Assistant Professor of Media and Public Affairs
MPA 430, Office Hours Wed 2:00pm-4:00pm
|Address:||School of Media and Public Affairs
805 21st Street NW
Washington, DC , 20052
Areas of Expertise
Comparative studies of the effects of information and communication technologies (ICT) in developing countries; Political effects of new media at home and abroad.
Before joining the SMPA faculty in 2009, Catie received her doctorate in political science from UCLA. She graduated with a cumulative GPA of 3.95 with concentrations in American Politics, Formal and Quantitative Methods, and International Relations. Throughout Catie's academic career, her research agenda has primarily focused on the intersection of politics and information and communication technologies. This fascination with the effect of media on political behaviors and outcomes began in college as a major in UCLA's Communication Studies Department, a top-ranked undergraduate department, where she graduated cum laude.
It was this experience that inspired Catie's decision to pursue a doctoral degree in political science at UCLA, which provided her with a broad substantive understanding of political science and political communication, as well as rigorous training in methodology. Catie's approach to research is multi-disciplinary, with a particular preference for merging cutting edge quantitative analyses with randomized field experiments. In combination, these methods provide a robust and rigorous empirical foundation for studies of media effects.
While the majority of early political communication research focused on the television's impact on electoral outcomes in the United States, through her research, Catie seeks to broaden this field by focusing on political outcomes beyond elections, beyond the American borders, and media technologies beyond television. She was the first to research the effect of mobile phones on corruption in Africa, the first to study the Internet’s impact on democratic attitudes, the first to demonstrate empirical effects of crowdsourced election-monitoring in Africa with colleague Steve Livingston, and the first to implement field experiments testing the effect of ICT in developing countries.
In acknowledgment of this pioneering work, Catie recently received the prestigious Sanders-Kaid award from the International Communication Association for best paper published in political communication in 2012. Her paper, “Testing the Internet’s Effect on Democratic Satisfaction: A Multi-Methodological, Cross-National Approach,” was chosen unanimously by the five-person committee, out of an initial pool of 300 political communication papers published in the twenty-three most prominent political science and communication journals.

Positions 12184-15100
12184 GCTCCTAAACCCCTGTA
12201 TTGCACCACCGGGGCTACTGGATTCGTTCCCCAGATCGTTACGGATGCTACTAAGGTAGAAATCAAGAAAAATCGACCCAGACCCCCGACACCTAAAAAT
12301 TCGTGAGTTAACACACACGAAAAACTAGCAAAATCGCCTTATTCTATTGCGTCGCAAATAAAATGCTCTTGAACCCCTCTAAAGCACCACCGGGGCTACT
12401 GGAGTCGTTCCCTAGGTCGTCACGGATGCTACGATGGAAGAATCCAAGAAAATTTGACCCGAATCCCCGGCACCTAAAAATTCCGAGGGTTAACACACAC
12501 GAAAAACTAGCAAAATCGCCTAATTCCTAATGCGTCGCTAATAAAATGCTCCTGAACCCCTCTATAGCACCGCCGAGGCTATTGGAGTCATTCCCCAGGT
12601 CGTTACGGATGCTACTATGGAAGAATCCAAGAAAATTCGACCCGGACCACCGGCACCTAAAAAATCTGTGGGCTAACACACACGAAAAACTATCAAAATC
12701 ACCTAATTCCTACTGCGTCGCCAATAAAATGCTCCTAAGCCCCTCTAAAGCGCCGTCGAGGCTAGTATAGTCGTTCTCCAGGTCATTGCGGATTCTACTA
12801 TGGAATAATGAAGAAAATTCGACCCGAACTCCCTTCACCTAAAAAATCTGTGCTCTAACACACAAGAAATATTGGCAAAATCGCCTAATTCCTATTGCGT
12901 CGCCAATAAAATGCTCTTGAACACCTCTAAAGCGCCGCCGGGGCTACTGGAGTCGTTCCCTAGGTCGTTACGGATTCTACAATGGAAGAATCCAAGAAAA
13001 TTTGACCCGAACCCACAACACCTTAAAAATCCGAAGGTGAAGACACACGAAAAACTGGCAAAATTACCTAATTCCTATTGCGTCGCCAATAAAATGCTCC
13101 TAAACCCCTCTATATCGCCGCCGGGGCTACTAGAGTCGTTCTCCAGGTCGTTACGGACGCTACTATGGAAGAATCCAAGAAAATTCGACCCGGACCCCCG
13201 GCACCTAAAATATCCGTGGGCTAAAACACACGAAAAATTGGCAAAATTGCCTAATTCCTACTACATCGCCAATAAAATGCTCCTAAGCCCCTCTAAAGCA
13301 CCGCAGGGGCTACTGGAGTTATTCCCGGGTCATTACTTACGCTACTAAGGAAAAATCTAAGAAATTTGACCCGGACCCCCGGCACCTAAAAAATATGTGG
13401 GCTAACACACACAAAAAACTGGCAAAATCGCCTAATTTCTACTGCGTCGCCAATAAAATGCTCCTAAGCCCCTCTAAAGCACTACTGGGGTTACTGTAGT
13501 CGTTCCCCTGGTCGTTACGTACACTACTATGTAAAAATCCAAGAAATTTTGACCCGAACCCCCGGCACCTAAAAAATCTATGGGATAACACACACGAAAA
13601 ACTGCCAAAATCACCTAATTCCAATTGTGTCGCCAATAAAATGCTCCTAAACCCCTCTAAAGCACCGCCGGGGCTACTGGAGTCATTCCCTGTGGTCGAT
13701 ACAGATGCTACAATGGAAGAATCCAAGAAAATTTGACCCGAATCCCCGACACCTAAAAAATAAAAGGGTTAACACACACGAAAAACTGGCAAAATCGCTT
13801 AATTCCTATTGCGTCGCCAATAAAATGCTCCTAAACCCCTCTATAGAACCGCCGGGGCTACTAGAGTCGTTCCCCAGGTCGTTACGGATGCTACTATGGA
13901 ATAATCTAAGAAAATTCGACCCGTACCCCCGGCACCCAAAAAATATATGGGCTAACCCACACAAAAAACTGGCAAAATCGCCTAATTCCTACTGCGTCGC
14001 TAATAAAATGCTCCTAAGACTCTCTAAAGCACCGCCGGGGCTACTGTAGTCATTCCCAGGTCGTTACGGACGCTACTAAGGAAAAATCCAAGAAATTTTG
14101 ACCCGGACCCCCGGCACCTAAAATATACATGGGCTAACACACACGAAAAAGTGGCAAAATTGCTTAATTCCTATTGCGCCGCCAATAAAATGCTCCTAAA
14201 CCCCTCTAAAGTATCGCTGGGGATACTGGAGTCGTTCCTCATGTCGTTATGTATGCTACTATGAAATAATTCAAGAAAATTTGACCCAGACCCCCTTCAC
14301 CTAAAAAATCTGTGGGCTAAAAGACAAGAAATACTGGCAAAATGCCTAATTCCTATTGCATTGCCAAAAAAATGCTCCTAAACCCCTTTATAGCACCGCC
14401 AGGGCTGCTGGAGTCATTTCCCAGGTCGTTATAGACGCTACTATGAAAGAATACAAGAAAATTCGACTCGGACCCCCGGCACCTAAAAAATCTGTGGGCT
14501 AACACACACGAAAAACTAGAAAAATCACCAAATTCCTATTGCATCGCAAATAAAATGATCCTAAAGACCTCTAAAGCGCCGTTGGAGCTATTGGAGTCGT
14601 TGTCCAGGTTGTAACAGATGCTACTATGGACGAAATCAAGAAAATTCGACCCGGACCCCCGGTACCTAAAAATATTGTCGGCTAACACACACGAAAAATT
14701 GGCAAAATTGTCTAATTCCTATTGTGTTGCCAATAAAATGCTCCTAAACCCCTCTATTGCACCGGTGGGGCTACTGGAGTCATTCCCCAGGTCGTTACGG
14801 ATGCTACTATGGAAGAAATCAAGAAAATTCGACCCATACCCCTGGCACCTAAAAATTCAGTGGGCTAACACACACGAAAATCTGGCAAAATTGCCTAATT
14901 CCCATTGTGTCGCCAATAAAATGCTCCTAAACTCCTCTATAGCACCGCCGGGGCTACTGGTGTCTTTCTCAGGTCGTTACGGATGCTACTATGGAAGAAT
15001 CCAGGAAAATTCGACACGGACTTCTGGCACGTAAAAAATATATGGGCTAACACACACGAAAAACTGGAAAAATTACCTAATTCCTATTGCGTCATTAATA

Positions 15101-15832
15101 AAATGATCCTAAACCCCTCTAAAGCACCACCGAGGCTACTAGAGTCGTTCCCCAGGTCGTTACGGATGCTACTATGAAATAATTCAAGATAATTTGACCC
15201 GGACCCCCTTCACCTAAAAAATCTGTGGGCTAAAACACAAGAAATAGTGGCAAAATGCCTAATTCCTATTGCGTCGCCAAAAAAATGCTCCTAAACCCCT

Current projects include a content analysis of discussion pertaining to national disasters on Weibo (the Chinese Twitter), the effect of mobile phones on the probability of intrastate conflict, and the degree to which a robust civic society conditions the effect of new media technologies.
Catie is a fifth-generation Californian and, before moving to the District of Columbia, she was a life-long resident of the Golden State. Born and raised in the San Francisco area, with several years in Los Angeles during her studies, Catie has inherited a strong appreciation for both Southern and Northern California sports teams (much to the chagrin and confusion of most Californians)—while the 49ers and San Francisco Giants are her first loves, she is also a fan of the Los Angeles Lakers.
“Mobile Phones Diffusion and Corruption in Africa.” Catie Snow Bailard (2009). Political Communication 26(3): 333-353.
“Testing the Internet’s Effect on Democratic Satisfaction: A Multi-Methodological, Cross-National Approach.” (2012) Journal of Information Technology and Politics. 9: 185-204.
“A Field Experiment on the Internet’s Effect in an African Election: Savvier Citizens, Disaffected Voters, or Both?” (2012) Journal of Communication. 62(2): 330-344.
“Mind the Gap: People’s Daily: Weibo, and a Chinese Train Crash. (With Fan Zhang and Tianyue Wu. (Submitted to Chinese Journal of Communication.)
“Monitorial Citizenship in a 4th Information Regime: Crowdsourcing Democratic Accountability in a Nigerian Election.” (with Steve Livingston, submitted to Political Communication.)
“Ethnic Conflict Goes Mobile: Mobile Technology’s Effect on the Opportunities and Motivations for Violent Collective Action. “ (Invited by special issue editor Nils Weidmann to be submitted as part of special issue in Journal of Conflict Resolution.)
“Corporate Ownership and News Bias Revisited: Newspaper Coverage of the 2012 Citizens United Ruling.“ (Submitted to Journalism and Mass Communication Quarterly.)
As Seen Online (Satisfaction not Guaranteed): How Internet Use Changes Citizens' Evaluations of their Government (Under contract at Johns Hopkins University Press.)
“CrowdGlobe: Meta-Level Analysis of Crowdsourced Data. Report 1: Mapping the Maps: A Meta-Level Analysis of Ushahidi & Crowdmap." (2012) Internews. (with Patrick Meier, Rob Baker, and Professors Steve Livingston and Matt Hindman)
Guest blogger for The Monkey Cage: